I was first aware of Joseph Hale back in 2008, I think. My father and step-mother were in from KY and staying at the Blennerhasset Hotel. We just had dinner and were hanging out in the lounge, and in the corner sat one Joseph Henry, (Later, changing his last name to Hale) playing piano as background sound with nobody really paying much attention, except for his wife, Sasha. She was so into it, grooving and singing every word, sitting on the leather couch near him. It was super sweet. I was distracted by how good he was. Not good, amazing really. I was feeling guilty that I was distracted so from my family visit. I said to my wife, "am I so un-hip and just really out of touch with current music that don't know any of these songs or are they all originals? They all sound amazing!" I approached Joseph at the end of his set and he informed me that his songs were all original. It didn't seem real. I couldn't believe that all this music, music that was so brilliantly formed, arranged and performed was being created right here near my ears. Created/conceived so close to my home.
He gave me two CDs that night. Both packed full of original songs that he had obviously spent hours producing in his basement on his multi-track. Recording in mind bending "Brian Wilson" fashion. The arrangements were thick and fully realized, one song after the other and his voice was flat out amazing in a Lennon/McCartney way. As I listened to the songs, one gem after the other, I eventually had to pull off the road (on my way to some show) and call my wife to tell her how out of my head I was over this guy's music!
At the time I was hosting many songwriter nights in WV and Ohio and had a radio show were I would feature regional songwriters. I felt I knew just about everyone, but man, was I wrong. This was like accidentally striking gold. I immediately asked him to perform one of my radio shows in Morgantown.
He would command your attention during those tapings. His songs were beautiful, funny, dark, punk, yet melodic. He would totally suck the crowd's attention in. There's no way to exaggerate his musicality at that time in his life. Here is a recording from one of those radio shows.
After watching him perform, I invited him over to the house to work on some songs of mine with no real goal in mind, although, I dreamed of incorporating him into my then scattered musical vision. He brought his keyboard and set up and we discussed music, (Lou Reed, Bowie, Zevon etc) played a few songs and immediately connected.
I loved how he worked his ass off on learning my tunes when we really didn't have a plan, we were just playing and kicking things around. I'm so happy I documented that first collaboration here.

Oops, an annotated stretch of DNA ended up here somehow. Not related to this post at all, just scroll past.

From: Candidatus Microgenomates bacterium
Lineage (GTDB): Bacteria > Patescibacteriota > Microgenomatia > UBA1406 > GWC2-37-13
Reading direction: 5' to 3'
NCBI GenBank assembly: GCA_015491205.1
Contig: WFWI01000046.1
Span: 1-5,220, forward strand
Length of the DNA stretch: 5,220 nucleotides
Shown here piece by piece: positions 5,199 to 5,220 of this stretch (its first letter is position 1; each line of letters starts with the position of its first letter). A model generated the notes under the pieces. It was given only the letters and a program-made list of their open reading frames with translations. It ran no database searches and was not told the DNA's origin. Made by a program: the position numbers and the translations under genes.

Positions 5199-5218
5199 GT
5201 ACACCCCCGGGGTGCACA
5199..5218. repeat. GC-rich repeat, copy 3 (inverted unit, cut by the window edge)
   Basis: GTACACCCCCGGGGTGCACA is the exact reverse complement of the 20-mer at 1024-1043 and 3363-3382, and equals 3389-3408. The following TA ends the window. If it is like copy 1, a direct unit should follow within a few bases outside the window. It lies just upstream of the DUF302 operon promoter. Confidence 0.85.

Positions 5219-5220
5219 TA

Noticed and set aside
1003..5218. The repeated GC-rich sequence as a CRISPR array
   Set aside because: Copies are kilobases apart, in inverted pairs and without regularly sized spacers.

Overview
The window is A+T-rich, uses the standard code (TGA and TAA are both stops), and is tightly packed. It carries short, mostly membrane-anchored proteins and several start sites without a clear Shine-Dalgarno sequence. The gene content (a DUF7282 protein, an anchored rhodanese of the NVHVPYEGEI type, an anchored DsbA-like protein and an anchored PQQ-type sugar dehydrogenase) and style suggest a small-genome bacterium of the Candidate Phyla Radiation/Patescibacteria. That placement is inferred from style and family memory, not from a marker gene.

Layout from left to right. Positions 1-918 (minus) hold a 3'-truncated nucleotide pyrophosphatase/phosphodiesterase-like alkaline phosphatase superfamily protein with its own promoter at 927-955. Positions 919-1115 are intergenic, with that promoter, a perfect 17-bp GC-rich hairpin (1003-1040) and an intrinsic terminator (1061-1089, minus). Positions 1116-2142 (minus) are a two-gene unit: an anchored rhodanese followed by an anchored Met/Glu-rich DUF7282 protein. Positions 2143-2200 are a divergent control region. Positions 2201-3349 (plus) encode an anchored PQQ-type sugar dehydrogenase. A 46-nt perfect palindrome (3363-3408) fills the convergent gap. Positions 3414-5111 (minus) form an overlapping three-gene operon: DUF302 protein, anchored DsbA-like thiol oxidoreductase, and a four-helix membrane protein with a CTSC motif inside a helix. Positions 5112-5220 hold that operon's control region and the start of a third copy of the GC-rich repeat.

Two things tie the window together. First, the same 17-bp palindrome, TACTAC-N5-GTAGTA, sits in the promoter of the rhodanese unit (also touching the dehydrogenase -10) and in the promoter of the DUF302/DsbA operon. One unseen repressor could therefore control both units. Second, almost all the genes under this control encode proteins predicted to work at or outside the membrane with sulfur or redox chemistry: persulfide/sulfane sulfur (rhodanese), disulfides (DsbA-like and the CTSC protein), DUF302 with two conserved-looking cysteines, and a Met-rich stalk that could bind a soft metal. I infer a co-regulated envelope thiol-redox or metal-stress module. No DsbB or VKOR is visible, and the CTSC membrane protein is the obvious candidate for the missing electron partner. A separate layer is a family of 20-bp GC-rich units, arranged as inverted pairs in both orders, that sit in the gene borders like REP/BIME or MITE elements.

Joseph Hale then became part of my mid-life crisis it seems. After being out of a band for a few years and playing and touring as a solo artist, I found that Joseph along with Billy Matheny, both about 20 years younger than I, inspired me to start a new band. Like most people, my career has been filled with mentors. Sometimes the mentors have been unaware. The earlier obvious ones being my mother and brother playing the piano around the house, then later, my guitar/artistic guru, Dallas Gose, then later still, Mike Morningstar, Larry Groce, Tim O'Brien etc, but when Joseph entered my life, I found myself writing songs and creating music informed and inspired by him and his musical way. Joseph along with Billy Matheny unknowingly became a driving force in my musical direction. Both mentors of sorts. I would imagine them hearing the tunes, maybe looking over my shoulder and approving or disapproving. I was writing songs about a fictitious songwriter who was going through an extreme mid-life crisis. My mid-life crisis was mild, possibly because I felt that I was making "good art". It was closely tied to Mr. Hale. His fine work can be found in songs like Get Well, Intervene, I'm a Shark etc here.
He enriched my life and I spent a lot of time struggling over how I might sooth his mind somehow. Break in and reorganize? It is difficult to talk about a friend who has passed so tragically, so early in life and honor and discuss their worth without becoming self-serving. Impossible really.
So, I suppose these words are to make myself feel better about his passing somehow, but they are also meant to celebrate all that was good about the man, and there was plenty. I do know that I respected Joseph Hale. I respected his life and his art and friendship. I'm happy that I was able to tell him that over and over again. I will miss him and continue to celebrate what he created here on earth. Pure art can be unreal. Joseph Hale was unreal, yet he made us all feel, so, real.
You simply must listen to his music again.
FIND IT HERE
|Todd with Joseph Making up a song on the fly in Pomeroy Ohio|